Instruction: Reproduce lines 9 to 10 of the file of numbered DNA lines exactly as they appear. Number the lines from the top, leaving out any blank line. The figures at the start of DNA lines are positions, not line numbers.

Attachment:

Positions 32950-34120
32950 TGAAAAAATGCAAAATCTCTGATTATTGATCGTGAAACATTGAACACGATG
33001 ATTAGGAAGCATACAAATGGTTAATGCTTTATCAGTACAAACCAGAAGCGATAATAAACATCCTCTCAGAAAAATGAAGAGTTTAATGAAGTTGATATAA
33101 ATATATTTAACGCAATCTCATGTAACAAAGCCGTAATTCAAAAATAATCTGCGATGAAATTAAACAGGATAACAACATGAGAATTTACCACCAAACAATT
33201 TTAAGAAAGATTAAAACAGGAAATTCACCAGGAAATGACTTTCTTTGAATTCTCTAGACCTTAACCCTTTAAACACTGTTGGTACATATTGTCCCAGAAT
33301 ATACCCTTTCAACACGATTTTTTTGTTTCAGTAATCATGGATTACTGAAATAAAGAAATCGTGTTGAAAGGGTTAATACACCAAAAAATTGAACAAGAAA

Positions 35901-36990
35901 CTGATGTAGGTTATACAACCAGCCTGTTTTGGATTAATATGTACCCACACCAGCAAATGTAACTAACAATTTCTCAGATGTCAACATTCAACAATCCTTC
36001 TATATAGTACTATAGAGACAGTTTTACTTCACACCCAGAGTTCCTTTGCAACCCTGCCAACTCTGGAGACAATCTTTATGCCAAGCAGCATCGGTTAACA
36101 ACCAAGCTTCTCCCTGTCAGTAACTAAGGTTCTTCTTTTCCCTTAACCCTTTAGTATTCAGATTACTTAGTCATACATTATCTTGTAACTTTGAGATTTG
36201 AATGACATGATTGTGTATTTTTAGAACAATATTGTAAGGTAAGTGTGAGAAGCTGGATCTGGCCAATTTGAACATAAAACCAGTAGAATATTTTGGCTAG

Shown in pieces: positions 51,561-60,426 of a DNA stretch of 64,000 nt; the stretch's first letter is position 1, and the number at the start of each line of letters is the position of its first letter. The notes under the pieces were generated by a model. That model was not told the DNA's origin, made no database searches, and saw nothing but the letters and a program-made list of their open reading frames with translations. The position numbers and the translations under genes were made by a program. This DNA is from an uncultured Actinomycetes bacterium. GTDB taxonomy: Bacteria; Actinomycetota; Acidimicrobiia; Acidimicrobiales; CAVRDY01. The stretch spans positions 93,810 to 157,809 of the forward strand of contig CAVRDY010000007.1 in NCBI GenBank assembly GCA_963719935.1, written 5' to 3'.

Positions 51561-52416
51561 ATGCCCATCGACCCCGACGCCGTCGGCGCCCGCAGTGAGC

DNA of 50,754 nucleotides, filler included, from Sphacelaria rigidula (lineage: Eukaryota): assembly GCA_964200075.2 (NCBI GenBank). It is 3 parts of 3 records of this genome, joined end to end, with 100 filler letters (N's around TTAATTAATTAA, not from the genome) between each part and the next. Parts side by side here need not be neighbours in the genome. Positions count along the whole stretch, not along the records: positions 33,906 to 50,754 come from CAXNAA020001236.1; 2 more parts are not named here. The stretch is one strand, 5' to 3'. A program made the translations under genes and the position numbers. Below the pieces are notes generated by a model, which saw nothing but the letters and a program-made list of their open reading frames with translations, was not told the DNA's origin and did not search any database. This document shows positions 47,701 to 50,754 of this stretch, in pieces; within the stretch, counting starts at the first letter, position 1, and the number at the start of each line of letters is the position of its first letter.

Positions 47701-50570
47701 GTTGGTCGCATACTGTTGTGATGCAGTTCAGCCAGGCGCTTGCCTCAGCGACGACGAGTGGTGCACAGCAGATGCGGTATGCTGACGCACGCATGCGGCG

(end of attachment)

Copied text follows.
36001 TATATAGTACTATAGAGACAGTTTTACTTCACACCCAGAGTTCCTTTGCAACCCTGCCAACTCTGGAGACAATCTTTATGCCAAGCAGCATCGGTTAACA
36101 ACCAAGCTTCTCCCTGTCAGTAACTAAGGTTCTTCTTTTCCCTTAACCCTTTAGTATTCAGATTACTTAGTCATACATTATCTTGTAACTTTGAGATTTG